Designing passive solar-heated spaces
Passive solar design techniques have been an intrinsic part of architectural conceptual thought for at least two millennia. References to the powerful relationship between orientation, spatial composition, apertures and materials can be found in major architecture treatises fromVitruvius to Alberti to Le Corbusier. Those strategies are still very valid today as an efficient use of onsite energy is becoming a societal necessity. The letters of the Younger Pliny (61AD-112AD) provide a fascinating example how passive
solar concepts were already well understood in the architecture of antiquity:
“In the angle of this room is the dining roomand the dining roomhas a corner, which retains and intensifies the concentrated warmth of the sun, and this is the winter quarters and gymnasium of my household for no winds can be heard there….” (Pliny, 1969). “As the sun beats down, the arcade increases its heat by reflection and not only retains the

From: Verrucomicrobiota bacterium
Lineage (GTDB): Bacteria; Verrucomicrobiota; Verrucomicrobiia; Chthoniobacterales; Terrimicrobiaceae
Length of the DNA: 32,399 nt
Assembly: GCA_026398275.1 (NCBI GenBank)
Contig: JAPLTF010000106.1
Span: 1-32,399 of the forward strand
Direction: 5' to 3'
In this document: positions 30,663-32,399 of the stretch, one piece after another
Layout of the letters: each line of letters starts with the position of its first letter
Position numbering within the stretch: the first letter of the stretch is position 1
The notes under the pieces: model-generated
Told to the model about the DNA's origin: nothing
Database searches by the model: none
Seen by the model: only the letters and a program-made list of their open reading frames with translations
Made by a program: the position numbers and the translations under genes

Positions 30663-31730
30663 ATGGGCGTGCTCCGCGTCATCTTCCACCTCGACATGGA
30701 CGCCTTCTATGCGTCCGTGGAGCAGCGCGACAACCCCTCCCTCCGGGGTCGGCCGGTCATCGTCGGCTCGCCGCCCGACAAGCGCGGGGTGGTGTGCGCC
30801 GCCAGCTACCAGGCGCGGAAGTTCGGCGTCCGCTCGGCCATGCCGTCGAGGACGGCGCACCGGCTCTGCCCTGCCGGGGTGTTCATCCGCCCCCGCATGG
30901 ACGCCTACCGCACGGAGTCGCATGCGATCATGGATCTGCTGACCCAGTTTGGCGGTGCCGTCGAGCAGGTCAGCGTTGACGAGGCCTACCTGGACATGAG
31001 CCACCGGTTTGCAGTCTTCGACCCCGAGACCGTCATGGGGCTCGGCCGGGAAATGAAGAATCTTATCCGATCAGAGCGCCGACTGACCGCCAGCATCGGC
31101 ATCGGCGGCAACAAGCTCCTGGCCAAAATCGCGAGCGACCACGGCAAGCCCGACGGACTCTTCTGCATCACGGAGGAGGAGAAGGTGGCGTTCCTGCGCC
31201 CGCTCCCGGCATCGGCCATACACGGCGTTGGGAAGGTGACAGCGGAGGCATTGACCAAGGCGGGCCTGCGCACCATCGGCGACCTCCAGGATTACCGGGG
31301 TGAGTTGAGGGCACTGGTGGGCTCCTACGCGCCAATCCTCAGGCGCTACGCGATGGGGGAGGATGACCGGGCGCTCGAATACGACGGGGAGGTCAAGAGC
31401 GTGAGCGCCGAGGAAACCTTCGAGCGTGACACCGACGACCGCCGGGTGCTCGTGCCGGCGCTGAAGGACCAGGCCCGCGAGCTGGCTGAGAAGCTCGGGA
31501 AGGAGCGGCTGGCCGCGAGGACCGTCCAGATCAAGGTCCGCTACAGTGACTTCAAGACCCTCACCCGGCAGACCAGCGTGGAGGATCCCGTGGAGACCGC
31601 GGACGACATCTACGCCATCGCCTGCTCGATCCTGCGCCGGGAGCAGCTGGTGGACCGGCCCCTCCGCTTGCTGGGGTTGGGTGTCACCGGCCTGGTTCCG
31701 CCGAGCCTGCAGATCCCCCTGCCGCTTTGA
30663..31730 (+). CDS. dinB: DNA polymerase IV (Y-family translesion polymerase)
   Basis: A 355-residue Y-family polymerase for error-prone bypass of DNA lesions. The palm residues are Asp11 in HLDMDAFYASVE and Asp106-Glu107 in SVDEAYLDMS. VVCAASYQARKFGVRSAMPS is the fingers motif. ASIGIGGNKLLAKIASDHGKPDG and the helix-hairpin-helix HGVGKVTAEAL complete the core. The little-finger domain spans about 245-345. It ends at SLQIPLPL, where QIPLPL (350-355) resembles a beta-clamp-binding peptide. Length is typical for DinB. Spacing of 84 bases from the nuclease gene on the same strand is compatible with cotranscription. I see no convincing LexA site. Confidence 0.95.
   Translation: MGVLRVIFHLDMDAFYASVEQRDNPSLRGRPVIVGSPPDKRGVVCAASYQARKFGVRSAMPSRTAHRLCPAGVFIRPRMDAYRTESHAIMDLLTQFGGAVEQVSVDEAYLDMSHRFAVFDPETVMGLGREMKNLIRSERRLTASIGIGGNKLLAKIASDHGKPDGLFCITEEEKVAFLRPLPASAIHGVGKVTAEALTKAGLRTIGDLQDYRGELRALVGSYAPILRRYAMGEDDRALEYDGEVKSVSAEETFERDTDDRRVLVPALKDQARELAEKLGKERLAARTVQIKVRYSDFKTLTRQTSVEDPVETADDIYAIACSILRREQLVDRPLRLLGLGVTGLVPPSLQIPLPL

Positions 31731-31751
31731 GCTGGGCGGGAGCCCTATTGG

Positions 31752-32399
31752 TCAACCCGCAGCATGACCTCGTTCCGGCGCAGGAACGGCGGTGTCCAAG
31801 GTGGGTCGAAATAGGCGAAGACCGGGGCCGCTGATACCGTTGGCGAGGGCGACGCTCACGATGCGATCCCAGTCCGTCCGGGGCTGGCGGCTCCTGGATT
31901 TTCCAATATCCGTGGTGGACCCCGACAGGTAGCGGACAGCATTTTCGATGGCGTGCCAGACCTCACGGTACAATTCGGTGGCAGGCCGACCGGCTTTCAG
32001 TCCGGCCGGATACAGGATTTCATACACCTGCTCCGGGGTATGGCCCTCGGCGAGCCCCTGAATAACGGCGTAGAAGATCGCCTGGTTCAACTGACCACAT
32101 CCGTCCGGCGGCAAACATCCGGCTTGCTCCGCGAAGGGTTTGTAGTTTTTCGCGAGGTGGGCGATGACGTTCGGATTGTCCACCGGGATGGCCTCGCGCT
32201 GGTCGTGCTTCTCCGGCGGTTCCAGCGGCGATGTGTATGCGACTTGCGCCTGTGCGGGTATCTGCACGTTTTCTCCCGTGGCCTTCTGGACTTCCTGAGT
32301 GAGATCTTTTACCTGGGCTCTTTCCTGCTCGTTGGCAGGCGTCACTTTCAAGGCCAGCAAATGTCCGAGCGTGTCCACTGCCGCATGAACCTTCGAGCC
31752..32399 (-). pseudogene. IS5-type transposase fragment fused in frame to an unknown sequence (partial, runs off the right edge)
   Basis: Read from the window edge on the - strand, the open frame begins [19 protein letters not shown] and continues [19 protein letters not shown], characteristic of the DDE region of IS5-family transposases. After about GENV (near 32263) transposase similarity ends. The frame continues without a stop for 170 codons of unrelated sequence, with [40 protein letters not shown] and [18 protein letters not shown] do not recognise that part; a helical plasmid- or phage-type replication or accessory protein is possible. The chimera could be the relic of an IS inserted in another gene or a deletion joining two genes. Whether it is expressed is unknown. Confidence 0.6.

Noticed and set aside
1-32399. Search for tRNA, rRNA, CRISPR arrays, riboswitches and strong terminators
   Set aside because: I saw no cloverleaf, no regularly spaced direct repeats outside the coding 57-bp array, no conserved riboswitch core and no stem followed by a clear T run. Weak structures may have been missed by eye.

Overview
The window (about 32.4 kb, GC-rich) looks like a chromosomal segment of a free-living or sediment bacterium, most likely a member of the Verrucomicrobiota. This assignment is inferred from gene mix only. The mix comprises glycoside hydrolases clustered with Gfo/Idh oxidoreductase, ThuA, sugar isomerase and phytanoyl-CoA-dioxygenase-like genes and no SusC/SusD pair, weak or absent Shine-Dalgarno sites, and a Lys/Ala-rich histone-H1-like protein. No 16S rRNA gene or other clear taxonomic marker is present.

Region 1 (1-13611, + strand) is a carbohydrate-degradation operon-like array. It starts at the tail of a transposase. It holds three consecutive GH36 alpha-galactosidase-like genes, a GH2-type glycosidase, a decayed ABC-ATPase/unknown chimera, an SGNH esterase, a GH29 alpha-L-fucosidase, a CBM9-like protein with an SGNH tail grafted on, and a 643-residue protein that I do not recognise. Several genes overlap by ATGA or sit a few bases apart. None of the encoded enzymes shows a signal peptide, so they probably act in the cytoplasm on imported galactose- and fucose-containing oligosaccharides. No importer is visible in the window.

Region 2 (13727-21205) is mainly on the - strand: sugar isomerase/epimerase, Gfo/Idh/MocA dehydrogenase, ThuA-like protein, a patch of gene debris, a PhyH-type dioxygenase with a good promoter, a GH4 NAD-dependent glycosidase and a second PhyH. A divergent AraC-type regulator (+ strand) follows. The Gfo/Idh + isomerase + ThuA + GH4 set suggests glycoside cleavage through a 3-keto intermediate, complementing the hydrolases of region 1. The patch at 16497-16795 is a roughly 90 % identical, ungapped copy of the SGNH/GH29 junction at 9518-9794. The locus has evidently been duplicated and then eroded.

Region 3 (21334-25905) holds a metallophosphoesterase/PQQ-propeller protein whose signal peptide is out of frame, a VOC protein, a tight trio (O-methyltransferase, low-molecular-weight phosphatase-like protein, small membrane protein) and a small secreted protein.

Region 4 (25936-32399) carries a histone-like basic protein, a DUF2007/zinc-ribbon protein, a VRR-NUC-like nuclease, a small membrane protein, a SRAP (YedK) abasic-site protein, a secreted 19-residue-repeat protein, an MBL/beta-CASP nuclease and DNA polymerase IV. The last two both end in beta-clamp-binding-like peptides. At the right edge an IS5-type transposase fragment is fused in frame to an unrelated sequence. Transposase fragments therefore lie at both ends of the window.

sun but keeps off the northeast wind so that it is as hot in front as it is cool behind” (Pliny, 1969). “Here is a sun-parlor facing the terrace on one side, the sea on the other, and the sun on
both. There is also a room, which has folding doors opening on to the arcade and a window looking out on the sea. Then there is an ante-room and a second bedroom, built out to face the sun and catch its rays the moment it rises, and retains them until after midday, but then at an angle” (Pliny, 1969).